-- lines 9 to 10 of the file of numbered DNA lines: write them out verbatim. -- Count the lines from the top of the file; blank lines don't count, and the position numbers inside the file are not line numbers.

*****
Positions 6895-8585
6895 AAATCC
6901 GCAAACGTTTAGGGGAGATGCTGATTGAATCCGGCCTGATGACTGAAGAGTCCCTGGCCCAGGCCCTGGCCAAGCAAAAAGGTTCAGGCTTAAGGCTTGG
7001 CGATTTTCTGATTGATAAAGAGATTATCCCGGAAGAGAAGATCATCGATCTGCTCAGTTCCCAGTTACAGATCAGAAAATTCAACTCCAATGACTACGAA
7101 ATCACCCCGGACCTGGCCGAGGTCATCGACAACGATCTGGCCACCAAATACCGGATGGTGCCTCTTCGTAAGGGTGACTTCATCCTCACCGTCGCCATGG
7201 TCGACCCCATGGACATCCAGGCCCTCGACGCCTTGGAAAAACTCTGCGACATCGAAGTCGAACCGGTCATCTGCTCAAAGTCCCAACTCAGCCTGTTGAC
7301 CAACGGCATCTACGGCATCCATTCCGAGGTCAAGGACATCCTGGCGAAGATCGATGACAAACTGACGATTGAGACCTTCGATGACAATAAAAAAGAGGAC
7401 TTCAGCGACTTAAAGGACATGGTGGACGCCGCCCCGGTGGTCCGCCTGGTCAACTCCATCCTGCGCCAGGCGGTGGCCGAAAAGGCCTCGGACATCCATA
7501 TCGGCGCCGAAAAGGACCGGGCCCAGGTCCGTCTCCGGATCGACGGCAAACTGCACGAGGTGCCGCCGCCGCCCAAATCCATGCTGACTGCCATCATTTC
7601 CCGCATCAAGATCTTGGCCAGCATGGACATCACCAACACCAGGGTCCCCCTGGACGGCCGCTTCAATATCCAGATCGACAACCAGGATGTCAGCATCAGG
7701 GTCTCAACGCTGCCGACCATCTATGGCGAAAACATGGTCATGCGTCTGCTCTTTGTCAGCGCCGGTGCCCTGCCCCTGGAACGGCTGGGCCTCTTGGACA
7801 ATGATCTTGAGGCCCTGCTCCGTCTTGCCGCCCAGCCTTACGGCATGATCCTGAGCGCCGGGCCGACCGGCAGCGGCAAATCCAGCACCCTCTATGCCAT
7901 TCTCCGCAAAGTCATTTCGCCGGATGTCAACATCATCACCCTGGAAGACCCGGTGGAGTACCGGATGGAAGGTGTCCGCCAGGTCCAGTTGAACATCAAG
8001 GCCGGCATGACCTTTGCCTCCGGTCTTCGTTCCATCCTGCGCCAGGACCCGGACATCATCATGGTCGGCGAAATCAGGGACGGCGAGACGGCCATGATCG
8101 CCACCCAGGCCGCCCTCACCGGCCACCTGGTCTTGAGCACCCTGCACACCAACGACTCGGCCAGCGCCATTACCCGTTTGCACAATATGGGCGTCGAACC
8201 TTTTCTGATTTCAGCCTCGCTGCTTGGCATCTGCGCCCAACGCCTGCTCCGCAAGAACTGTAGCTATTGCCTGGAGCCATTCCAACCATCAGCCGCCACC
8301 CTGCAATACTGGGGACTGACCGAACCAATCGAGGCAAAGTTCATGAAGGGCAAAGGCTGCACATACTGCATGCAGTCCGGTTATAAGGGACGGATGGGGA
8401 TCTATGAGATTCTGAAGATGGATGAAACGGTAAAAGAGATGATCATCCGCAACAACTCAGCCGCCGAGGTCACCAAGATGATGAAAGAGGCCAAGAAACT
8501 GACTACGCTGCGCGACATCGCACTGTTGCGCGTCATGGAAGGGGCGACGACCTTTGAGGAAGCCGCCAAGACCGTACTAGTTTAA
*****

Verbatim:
7501 TCGGCGCCGAAAAGGACCGGGCCCAGGTCCGTCTCCGGATCGACGGCAAACTGCACGAGGTGCCGCCGCCGCCCAAATCCATGCTGACTGCCATCATTTC
7601 CCGCATCAAGATCTTGGCCAGCATGGACATCACCAACACCAGGGTCCCCCTGGACGGCCGCTTCAATATCCAGATCGACAACCAGGATGTCAGCATCAGG